Levi illustrates with the constant discussion of hunger that even the prisoner's most basic of human needs are not met in the hellish prison camp.
The threat of selection for the gas chambers and crematorium is another element of Survival in Auschwitz that shows how the prisoners are no longer men, but mere animals in the death camp. In October of 1944, with the arrival of winter in Poland, the Germans sought to relieve the overcrowding of the camp huts through an atrocious process of selection (124). The method of selection was little more than survival of the fittest, as the Nazis would arbitrarily decide in a very quick review of the naked Jewish prisoners who was still useful and who would be executed (128). As each prisoner made two crossing in front of an SS soldier, his card was handed to one of two aids on either side of the SS man (128). If a prisoner's card went to the left he died, to the right he lived. Through this method the Nazis judged each prisoner like a rancher would cattle being sent to slaughter. Even within this simple scheme, Levi noted there were irregularities, such as a young and robust prisoner named René, whose card was placed on the left (128). Life in Auschwitz was full of inexplicable unfairness and those who survived the selections can be sure that luck played a major role.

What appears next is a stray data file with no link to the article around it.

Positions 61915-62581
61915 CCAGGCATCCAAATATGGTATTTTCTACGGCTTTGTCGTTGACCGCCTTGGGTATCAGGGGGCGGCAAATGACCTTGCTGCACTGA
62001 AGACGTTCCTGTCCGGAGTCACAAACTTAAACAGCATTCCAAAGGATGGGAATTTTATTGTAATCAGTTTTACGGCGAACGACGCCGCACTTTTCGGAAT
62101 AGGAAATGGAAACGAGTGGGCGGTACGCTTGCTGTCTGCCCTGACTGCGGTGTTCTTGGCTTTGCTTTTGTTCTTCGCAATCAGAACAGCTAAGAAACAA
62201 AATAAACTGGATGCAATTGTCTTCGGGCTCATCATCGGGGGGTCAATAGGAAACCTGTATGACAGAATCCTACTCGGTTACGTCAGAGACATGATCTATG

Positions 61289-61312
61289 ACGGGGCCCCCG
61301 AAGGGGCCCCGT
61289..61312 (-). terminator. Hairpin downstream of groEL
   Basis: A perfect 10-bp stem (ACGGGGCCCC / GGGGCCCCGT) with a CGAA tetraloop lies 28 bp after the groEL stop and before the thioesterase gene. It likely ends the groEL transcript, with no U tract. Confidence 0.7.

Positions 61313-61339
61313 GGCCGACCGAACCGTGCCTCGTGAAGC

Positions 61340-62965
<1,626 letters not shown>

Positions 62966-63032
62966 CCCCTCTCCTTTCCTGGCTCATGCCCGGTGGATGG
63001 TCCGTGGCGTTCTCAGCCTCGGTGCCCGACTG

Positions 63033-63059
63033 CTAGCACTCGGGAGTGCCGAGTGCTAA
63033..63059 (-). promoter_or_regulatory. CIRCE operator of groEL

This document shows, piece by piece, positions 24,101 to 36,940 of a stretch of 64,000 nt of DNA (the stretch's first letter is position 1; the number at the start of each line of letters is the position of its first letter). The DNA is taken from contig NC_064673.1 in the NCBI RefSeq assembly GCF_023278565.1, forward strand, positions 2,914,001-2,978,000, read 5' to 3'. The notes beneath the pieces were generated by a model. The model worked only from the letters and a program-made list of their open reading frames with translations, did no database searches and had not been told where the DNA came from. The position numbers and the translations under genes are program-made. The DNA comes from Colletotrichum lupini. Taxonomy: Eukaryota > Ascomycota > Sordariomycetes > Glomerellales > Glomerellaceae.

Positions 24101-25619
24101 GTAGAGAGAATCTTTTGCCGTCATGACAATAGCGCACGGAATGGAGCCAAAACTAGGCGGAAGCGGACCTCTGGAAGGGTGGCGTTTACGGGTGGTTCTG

The constant competition for food, clothing, and other limited resources lead to much